Turning the AZ GTI into an EQ mount (I talk about this a bit more here) hasn’t really cost us anything but it’ll make a massive difference because now we will be able to take 60 second exposures. I cannot overstate this enough, 60 second unguided exposures is a big deal. The fantastic performance of theAZ GTI in eq mode is one of the most surprising discoveries I had whilst making this video. Its just a shame that for budgetary and focal length reasons I wasn’t able to pop a nice little 72ed scope on this fantastic little goto eq mount. Instead I plumped for the very good (but not quite as good as an ed scope) and SUPER SONIC value 80mm achromatic refractor. Now the ST80 (mine is actually an old celeston. FYI don’t buy the new celestron. See here for which 80mm achro scope to buy) is exactly the same fatness and length as stellina’s scope but it isn’t as good bc the cheaper glass can’t focus the red and the green and the blue light in exactly the same spot which results in your stars having blue halos.
To get around this problem I decided to try and use a filter wheel loaded with red, green and blue filters (link) and the mono version of the asi178 camera. The idea was to photograph just the red light through a red filter and then refocus and photograph the green light, refocus and photograph the blue light etc… In theory this would give us even more resolution than using a colour camera without filters because we would not be limited by the colour camera’s bayer matrix.
You don't need to spend a lot on RGB filters. Better to save your money for the narrow band filters!
In order to achieve the precision focusing required to focus each channel seperately I unscrewed the focus knob and screwed it back in with a massive jar lid wedged between the focus knob and the screw.
ZWO ASI178mm - a great planetary and deep space camera
Now this idea worked perfectly for the red and the green channels. The problem comes with the blue channel. I discovered the really high frequency, almost ultraviolet blue wavelengths are not controlled at all by the cheap glass and the blue filter by itself is not enough. So I employed the baader fringe killer which blocks the highest frequency blue wavelengths. Now the blue channel produces fairly tight stars but because a chunk of the blue wavelengths are blocked by the baader fringe killer filter the blue channel is now dimmer than the red and the green channel. To make the blue channel as strong as the red and the green channels I doubled the blue channels exposure length. Which was ok bc the mount can handle up to 1 minute long exposures. (Note: If I’d have used an ed scope I wouldn’t have needed the fringe killer filter and the blue channel would have worked just as well as the red and the green).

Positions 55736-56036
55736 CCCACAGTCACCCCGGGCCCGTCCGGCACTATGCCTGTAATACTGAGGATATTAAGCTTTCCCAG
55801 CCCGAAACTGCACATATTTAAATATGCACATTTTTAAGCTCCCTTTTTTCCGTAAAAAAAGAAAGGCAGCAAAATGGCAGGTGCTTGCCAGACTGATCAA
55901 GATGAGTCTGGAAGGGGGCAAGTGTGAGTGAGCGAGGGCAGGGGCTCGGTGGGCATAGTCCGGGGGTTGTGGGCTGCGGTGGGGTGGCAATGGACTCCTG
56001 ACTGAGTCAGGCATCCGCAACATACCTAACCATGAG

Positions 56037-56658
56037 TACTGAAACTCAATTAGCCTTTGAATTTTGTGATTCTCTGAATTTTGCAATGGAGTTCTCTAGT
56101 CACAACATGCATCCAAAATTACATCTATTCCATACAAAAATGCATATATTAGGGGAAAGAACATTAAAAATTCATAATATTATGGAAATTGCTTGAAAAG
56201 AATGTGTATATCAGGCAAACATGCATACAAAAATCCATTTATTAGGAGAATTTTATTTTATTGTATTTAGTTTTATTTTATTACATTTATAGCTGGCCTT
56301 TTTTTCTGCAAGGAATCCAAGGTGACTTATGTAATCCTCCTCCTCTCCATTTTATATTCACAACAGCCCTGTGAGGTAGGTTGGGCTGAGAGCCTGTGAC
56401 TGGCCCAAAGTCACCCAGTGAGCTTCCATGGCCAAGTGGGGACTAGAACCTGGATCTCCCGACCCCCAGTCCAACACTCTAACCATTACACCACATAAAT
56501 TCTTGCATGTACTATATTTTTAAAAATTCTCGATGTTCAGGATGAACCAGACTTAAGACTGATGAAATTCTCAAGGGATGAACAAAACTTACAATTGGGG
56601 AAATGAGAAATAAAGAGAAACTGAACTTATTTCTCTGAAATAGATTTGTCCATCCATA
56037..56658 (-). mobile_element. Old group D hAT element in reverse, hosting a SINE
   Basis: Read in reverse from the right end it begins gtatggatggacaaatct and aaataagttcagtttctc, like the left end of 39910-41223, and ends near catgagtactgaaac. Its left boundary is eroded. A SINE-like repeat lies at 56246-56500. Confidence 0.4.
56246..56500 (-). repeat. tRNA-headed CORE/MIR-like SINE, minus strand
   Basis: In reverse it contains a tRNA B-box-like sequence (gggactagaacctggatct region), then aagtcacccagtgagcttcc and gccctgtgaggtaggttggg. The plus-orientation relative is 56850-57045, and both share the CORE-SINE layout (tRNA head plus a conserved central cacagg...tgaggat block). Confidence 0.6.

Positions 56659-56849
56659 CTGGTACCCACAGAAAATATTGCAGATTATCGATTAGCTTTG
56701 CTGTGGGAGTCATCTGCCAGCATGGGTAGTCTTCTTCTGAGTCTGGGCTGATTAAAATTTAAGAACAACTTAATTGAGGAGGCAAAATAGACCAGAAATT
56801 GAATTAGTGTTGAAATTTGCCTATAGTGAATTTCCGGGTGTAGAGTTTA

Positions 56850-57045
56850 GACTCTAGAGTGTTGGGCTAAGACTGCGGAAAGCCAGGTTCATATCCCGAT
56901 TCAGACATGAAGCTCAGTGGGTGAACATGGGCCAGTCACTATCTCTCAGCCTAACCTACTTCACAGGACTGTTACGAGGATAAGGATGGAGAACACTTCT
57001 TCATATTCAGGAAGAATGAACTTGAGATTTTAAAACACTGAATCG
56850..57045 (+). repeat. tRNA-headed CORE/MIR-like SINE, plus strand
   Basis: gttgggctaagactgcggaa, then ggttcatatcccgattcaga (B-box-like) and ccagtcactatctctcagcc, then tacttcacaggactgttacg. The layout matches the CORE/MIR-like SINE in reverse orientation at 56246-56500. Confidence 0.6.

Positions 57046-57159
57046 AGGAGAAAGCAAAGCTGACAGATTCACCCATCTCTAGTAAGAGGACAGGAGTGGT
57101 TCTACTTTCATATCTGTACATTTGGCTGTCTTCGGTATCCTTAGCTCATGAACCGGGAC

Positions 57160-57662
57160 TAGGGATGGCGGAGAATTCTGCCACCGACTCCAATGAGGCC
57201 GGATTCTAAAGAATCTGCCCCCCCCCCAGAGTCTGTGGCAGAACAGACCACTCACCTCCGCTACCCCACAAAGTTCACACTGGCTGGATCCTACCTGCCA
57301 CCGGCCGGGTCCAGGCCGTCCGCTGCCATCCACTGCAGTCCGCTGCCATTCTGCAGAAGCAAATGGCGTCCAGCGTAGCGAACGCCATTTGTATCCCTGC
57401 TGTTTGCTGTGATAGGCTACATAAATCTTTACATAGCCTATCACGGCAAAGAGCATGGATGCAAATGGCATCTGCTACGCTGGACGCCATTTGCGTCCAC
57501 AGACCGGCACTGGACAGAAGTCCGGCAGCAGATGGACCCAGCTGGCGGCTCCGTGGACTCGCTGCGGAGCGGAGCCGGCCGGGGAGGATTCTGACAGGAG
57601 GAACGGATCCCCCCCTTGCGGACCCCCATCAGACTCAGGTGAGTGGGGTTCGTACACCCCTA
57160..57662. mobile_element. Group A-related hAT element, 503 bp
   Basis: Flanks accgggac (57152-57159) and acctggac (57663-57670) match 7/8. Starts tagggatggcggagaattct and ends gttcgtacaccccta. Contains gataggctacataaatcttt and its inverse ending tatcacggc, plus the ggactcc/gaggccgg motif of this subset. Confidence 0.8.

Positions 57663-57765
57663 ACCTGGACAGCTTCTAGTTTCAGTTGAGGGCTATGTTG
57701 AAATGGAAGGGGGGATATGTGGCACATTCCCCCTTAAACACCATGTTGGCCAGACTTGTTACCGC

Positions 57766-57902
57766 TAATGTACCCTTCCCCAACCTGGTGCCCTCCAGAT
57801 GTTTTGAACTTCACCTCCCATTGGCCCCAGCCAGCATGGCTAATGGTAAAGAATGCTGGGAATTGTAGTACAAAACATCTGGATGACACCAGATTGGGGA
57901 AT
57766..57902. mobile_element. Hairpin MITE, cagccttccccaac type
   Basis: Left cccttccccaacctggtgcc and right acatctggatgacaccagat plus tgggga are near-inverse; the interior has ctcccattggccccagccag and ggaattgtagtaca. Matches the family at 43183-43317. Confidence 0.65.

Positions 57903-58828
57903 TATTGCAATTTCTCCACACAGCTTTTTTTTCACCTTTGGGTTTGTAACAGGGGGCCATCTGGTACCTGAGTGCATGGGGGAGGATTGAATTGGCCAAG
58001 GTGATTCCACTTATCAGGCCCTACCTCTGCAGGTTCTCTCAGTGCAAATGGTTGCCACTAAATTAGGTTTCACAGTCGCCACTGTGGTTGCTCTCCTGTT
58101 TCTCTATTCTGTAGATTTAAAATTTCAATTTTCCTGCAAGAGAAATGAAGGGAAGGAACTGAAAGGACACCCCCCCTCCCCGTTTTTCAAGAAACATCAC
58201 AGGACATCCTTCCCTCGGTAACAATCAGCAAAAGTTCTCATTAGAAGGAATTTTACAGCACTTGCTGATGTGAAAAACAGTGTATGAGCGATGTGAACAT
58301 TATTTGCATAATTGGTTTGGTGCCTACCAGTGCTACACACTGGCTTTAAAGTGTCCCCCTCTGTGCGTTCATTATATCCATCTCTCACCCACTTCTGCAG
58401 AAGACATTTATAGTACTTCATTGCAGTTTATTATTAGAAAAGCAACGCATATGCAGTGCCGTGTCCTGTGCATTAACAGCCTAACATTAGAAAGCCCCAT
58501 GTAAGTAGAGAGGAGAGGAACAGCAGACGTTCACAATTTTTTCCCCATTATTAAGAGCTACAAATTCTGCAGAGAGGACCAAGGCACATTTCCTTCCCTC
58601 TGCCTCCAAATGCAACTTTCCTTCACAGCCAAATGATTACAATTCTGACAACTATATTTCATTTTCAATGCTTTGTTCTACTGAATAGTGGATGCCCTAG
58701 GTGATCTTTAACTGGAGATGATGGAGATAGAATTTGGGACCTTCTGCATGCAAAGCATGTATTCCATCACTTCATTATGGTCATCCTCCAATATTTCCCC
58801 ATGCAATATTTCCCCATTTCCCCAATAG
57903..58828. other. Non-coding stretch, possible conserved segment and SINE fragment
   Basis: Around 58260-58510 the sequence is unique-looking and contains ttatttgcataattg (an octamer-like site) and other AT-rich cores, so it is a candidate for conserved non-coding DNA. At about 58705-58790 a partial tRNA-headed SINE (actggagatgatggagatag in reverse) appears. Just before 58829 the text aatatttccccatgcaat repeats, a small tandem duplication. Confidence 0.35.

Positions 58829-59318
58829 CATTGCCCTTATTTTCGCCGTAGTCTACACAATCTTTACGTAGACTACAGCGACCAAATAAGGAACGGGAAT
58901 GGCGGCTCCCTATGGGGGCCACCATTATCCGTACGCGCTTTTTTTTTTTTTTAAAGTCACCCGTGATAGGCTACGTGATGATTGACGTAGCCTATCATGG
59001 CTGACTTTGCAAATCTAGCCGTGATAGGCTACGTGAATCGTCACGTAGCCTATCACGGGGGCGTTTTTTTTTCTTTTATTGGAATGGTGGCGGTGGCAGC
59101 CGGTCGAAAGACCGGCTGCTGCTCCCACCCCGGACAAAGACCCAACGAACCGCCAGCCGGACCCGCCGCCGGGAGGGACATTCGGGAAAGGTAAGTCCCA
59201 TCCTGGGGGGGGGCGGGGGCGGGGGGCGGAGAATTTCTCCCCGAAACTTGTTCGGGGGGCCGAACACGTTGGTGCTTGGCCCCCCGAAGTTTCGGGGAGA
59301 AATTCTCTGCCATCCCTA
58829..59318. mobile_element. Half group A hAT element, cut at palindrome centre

These cheap achro telescopes are generally faster than their more expensive apo cousins and this allows the achros to outshine the apos when it comes to narrow band imaging. I actually use achros for narrowband imaging from my roof in London. When I started I never dreamt such images were possible from the big smoke. This was taken with a skywatcher st120 and my borg 0.7x super reducer. Its as good as any shot taken through a telescope that cost 10 times the price.
Narrow band imaging relies on the fact that clouds of gas in space glow in very specific wavelengths. Hydrogen for instance emits 656nm wavelength photons. Narrow band filters work by blocking all light apart from the specific wavelength that the gas emit. In doing so they block out roughly 99% of London’s light pollution, and 99% of star light too which makes them very dark. In order to image through these dark filters you need long exposures. The second amazing discovery from making this film was that the uncooled 178mm camera is sensitive enough to work with a narrow band Ha filter with just a 60 second long exposure. Normally narrow band astrophotography relies on even longer exposure lengths (I often shoot 1hour long exposures with my narrowband rig!)
Of course the filters for narrow band astrophotography aren’t cheap. I recommend the astronomic 6nm filter. The 12nm filter is cheaper and would work well if you live in a dark skies location. There are even cheaper narrow band filters but many cheaper filters will produce annoying halos around bright stars. ( Note; if I had to buy cheaper narrowband filters I would choose the optolong filters bc the optolong LeNhance filter is so good but I’ve not tested optolong narrowband filters yet).
I reckon this roboscope inspired set up has potential to make a fantastic travel rig. Key to its brilliance is the sensitive small pixeled camera paired with a fast small refractor ( I would combine it with a small ed refractor like this one rather than the achro refractor I ended up using to save money). BTW having a fast refractor is key. Only fast refractors can make good use of the small pixels. The icing on the cake of this rig is the mono version of the asi178 camera. Mono cameras allow you to shoot Ha (hydrogen alpha) in the city and luminance in a dark site. A luminance channel gathers 3 times more light than shooting with a colour camera so although using filters is a faff, mono cameras do rock! I think this idea is going to be the subject of a future video. Perhaps when lockdown ends I can take a rig like this somewhere dark.